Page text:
Amanda McElfresh, Lafayette Advertiser
Authorities said Monday they have ruled out foul play in the death of a 21-year-old woman whose body was found in Girard Park over the weekend.
The cause of death has been determined to be accidental drowning, said Sgt. Randal Leger, spokesman for the Lafayette Police Department.
Leger said an investigation is still ongoing. Police are trying to determine why Alexandria Shelton was at the park Saturday night, Leger said.
According to police, Shelton last spoke to friends around 8:30 p.m. Saturday and made plans to meet up with them in the 400 block of Stewart Street. According to Grambling State University, where Shelton was a student, she was expected to attend a goodbye party for a friend.
Around 11:30 p.m. Saturday, after Shelton never arrived to meet her friends, they called her cellphone, police said. A man answered and said he had found the phone in Girard Park. Shelton's friends then went to the park and met with that man and a second man to retrieve the phone. Shortly after they arrived, the friends found Shelton's vehicle at the park and contacted police.
Lafayette police found Shelton's body in a drainage ditch near the Girard Park pond around 12:10 a.m. Sunday.
Leger said police were not yet releasing where Shelton's phone was in relation to her body, or other details about the investigation.
Shelton was a senior at Grambling State University and was scheduled to graduate May 9, said school spokesman Will Sutton via email. Shelton was majoring in criminal justice, had a 3.5 grade point average and was a member of Grambling's Earl Lester Cole Honors College. Sutton said university officials are working to award Shelton's degree posthumously.
Shelton was in class and on campus Friday, Sutton added.
"We've just been in shock since we first heard early Sunday that the body of a young woman found in a Lafayette city park was likely one of our own," Grambling President Frank Pogue said in a news release. "We immediately reached out to the family and we've been cooperating with Lafayette police. We know how important the first 24 to 48 hours of a police investigation can be."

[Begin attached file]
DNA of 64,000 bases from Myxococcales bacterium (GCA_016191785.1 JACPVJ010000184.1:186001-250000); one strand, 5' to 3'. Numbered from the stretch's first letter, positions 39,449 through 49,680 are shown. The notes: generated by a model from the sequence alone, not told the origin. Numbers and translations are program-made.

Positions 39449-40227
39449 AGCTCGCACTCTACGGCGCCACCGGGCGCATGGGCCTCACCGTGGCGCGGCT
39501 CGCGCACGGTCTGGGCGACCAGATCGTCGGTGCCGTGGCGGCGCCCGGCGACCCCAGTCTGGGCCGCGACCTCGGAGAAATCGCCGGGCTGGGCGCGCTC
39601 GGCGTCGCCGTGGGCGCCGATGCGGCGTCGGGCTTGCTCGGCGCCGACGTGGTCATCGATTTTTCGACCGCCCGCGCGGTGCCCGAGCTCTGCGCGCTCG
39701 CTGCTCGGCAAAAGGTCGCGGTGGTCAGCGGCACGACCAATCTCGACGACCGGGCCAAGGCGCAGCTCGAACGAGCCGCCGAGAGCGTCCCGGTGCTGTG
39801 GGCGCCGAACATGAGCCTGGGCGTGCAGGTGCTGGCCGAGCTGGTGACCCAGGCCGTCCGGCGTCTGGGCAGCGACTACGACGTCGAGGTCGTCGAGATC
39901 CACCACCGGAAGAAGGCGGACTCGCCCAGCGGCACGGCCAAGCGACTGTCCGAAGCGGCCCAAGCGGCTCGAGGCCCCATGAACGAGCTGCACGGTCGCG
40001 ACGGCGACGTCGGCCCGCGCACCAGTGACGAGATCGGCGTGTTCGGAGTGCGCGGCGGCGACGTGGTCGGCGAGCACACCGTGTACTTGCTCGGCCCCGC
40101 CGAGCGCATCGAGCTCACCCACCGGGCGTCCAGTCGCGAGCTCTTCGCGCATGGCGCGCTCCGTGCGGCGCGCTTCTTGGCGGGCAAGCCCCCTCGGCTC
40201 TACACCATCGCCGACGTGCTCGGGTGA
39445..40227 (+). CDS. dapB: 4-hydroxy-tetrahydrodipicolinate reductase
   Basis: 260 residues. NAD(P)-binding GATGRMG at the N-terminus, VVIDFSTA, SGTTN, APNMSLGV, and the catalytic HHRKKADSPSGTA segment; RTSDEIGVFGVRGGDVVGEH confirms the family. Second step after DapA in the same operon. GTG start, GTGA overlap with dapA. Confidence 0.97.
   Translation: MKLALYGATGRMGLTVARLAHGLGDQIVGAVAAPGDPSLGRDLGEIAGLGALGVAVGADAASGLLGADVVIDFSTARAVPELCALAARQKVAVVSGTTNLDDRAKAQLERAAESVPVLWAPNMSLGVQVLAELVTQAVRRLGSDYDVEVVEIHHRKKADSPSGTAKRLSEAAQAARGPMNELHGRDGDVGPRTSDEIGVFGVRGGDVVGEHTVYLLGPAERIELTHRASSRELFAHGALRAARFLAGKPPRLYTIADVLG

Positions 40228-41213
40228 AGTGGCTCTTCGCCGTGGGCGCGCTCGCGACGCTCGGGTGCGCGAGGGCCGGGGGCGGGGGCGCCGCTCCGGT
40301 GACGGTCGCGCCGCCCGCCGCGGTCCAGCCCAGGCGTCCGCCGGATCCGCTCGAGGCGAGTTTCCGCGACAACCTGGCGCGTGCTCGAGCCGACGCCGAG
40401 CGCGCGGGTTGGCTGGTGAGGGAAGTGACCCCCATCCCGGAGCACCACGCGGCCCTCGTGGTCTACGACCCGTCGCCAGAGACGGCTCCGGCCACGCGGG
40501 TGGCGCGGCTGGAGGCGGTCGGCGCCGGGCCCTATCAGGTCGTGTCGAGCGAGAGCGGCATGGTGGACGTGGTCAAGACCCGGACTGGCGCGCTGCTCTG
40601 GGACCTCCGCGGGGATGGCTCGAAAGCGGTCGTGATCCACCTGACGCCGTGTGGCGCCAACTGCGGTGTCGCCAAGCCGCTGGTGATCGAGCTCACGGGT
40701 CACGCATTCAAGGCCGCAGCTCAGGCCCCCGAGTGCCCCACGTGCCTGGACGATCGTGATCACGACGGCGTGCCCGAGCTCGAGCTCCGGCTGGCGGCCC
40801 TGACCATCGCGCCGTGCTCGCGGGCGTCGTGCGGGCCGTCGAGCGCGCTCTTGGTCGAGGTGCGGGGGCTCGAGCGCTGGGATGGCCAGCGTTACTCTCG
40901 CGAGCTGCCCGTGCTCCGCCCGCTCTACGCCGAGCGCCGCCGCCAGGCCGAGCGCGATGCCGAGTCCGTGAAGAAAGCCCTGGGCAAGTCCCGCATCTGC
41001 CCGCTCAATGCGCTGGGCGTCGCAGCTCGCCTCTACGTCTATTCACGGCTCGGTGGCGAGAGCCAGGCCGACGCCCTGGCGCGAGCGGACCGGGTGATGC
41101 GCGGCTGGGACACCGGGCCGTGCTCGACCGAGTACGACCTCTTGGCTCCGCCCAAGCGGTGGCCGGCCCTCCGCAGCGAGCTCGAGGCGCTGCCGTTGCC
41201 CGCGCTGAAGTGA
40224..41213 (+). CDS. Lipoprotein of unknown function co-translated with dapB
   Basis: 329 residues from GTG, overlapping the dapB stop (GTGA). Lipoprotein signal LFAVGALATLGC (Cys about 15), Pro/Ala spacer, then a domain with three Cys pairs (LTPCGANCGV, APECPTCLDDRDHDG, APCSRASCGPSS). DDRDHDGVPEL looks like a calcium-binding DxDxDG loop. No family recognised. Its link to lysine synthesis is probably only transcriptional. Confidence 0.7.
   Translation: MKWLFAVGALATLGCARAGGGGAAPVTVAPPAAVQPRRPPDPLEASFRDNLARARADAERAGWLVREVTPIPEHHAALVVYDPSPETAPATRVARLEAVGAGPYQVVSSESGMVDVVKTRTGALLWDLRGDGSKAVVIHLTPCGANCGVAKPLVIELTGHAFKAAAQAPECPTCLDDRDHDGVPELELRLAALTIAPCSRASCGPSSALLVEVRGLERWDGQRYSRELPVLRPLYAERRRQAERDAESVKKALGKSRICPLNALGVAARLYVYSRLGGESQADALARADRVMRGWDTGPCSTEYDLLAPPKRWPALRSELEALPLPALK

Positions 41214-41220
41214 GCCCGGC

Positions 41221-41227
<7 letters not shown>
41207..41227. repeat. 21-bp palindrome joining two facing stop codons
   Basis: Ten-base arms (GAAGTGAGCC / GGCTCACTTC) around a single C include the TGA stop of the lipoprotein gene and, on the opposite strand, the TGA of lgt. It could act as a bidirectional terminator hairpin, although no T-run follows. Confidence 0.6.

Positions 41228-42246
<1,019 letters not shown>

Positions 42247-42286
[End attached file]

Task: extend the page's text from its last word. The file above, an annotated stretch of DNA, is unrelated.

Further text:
Pogue also encouraged Grambling students, faculty and staff to contact police if they felt they had information that might help the investigation.
"We need to assist police with this investigation and bring closure to this situation for the sake of Alex's family and close friends," Pogue added in the statement.
The school issued the release around noon Monday, before authorities announced they did not suspect foul play.
The news of Shelton's sudden death left friends and acquaintances shocked and saddened.
"She was so sweet and kind and outgoing, just down-to-earth," said Darrian Meyers, a friend of Shelton's. "She was a great person and everybody is going to remember how sweet she was and all of her accomplishments. Nobody had nothing bad to say about her."
Meyers recalled how Shelton even drove her to the hospital in the middle of the night when she was ready to have her baby.
"I called her at 3 a.m. and she came and we went to the hospital together," Meyers said. "I'm just going to miss everything about her."
There was also an outpouring of emotion on social media.
"You were an awesome sweet girl we had a lot of classes together and you were always the one to tell me hey in class when some of the others didn't," Courtney Miller wrote. "I will never forget you..May your family find answers and may they be blessed. I will have u and ur family in my prayers."